Killing Off Characters.

There’s been a lot of chatter lately about killing off popular characters on tv shows. The Walking Dead finally ended the b.s. about Glenn’s fate with a deus ex machina solution of him cowering under a dumpster to avoid being bitten by a swarm of walkers.  They made the audience wait through three episodes for the silly solution. The character is so popular many fans will forgive the show but others may bail.

Producers of Game of Thrones have faced a barrage of questions about the fate of Jon Snow. The consensus was even though he was last seen bleeding out, he would somehow survive. The speculation was supported by sightings of Kit Harrington in Belfast and on the set filming. His hair was still long, another clue  said the fans who noted Kit had promised to cut off his curls once his tenure on the show was over. The GoT staff have just released their season 6 poster confirming that Jon Snow is coming back…in some form.

This is a real problem for tv producers. They want to generate suspense but in these days of social media, it’s hard to keep a secret.

It’s also tough to kill off characters. I know, I do it in every one of my novels. Many of them are pretty major characters, the ones readers might think are untouchable. I don’t believe any character is indispensable. Authors create the universe and the characters and we get to play God. That means having the ultimate say over who lives and who dies.

Any death of a beloved character has to serve the story. That doesn’t mean authors don’t feel readers’ pain. It’s like killing your own child. I have wept many a time over beloved characters I’ve killed off.

My favourite novels and movies are the ones which do not involve a Happily Ever After but a  I find those much more realistic and besides, there’s nothing like a good cry. That’s why I smile through my tears when Rhett leaves Scarlett or Jack freezes to death after the Titanic sinks or Romeo and Juliet suffer from horrific miscommunication. I warn my readers in each book that there will be tears. If I do my job right, I will make fans cry. If I don’t, they won’t care. That would be a worse outcome than death.

2 thoughts on “Killing Off Characters.

  1. Shaun says:

    After much internal debate, I’ve determined that I’m a big fan of the “No one is safe” rule – when it’s done right.
    Marvel is the worst and not killing people. Virtually every Marvel movie made in the last 10 years has seen a major character bite the dust, and then miraculously reappear (alive!), at the opportune moment. I’m no longer sad or shocked when someone dies in a Marvel movie. They’ll be back.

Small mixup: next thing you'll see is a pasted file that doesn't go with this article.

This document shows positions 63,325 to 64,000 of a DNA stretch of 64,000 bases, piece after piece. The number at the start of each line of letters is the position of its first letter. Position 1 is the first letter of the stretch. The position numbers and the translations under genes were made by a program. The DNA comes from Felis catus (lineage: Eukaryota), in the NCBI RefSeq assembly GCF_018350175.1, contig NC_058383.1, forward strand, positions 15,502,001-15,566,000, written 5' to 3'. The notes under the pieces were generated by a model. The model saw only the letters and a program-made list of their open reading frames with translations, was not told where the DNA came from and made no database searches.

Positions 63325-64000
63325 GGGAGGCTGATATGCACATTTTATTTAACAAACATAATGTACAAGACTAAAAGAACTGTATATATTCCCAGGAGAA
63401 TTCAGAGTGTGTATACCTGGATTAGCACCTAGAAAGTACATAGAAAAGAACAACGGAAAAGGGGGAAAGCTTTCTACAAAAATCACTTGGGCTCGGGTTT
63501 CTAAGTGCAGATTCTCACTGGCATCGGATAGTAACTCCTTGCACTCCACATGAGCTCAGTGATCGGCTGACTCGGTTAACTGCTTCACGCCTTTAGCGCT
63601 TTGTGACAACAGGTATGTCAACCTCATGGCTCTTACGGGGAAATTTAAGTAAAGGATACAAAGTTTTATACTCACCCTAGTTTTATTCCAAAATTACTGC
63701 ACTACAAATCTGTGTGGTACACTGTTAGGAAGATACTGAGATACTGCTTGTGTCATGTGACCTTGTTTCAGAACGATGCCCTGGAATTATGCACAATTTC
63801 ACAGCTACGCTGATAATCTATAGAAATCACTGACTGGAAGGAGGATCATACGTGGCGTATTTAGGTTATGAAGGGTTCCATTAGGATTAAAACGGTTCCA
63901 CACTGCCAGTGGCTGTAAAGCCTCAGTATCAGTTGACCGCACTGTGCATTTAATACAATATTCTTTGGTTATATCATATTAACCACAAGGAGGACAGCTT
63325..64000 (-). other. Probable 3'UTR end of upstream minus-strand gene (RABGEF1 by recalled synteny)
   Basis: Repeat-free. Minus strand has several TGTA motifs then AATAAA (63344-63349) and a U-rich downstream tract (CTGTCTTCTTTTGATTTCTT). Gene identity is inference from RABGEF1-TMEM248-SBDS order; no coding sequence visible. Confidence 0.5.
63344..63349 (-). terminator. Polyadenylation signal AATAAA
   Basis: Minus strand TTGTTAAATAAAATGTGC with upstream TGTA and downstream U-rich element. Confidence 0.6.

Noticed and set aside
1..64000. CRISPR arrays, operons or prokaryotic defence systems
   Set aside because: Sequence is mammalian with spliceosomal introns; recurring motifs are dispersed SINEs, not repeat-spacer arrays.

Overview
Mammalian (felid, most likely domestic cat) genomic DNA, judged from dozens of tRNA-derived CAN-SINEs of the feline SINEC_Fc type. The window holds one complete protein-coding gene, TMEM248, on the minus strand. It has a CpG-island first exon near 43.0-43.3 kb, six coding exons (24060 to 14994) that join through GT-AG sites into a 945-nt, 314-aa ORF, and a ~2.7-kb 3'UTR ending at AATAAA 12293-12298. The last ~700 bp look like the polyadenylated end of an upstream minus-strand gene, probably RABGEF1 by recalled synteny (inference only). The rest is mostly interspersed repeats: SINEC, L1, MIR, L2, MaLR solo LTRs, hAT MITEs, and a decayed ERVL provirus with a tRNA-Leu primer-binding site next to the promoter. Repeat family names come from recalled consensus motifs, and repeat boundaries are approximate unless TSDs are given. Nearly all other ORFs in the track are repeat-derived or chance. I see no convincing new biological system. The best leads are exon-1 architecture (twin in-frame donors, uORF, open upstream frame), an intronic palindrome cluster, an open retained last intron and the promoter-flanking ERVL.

We’ve lived too long in a world where our favourite characters will always endure, will always wake up from full-on cardiac arrest after true love’s first kiss, or will reveal that their death was a fraud to throw off their enemies. The “no one is safe” rule throws us off balance and removes us from the boring old norm in a great way.
    However, like I mentioned above – they need to do it right. Every death in Game of Thrones MEANS SOMETHING. It changes the course of the story, it has an effect on everything that follows. Ned Stark’s death started the war, Robb’s changed the whole direction of the war, Oberyn’s death put Tyrion on death row which directly resulted in Tywin’s death, etc.
    The Walking Dead does nothing of the sort. Characters are nothing but chicken feed. Their death’s are meant to shock us and to keep us hooked. Maybe a few had direct impact, like Lori’s death driving Rick insane, or Shane’s death shaking things up a bit, or Dale’s death getting him to shut the hell up. But that’s it. The rest are USELESS. The Walking Dead cast has been almost entirely replaced since Season 1, episode 2. That’s insane – and not in a good way.
    So yes, kill them, but do it right. Make it count.


    1. Emme Cross says:

      Good point. I think there are two many red shirt characters on Walking Dead. But on Thrones, there are so many characters you could kill off half and not miss them! I guess that’s the upside of a crowded universe.


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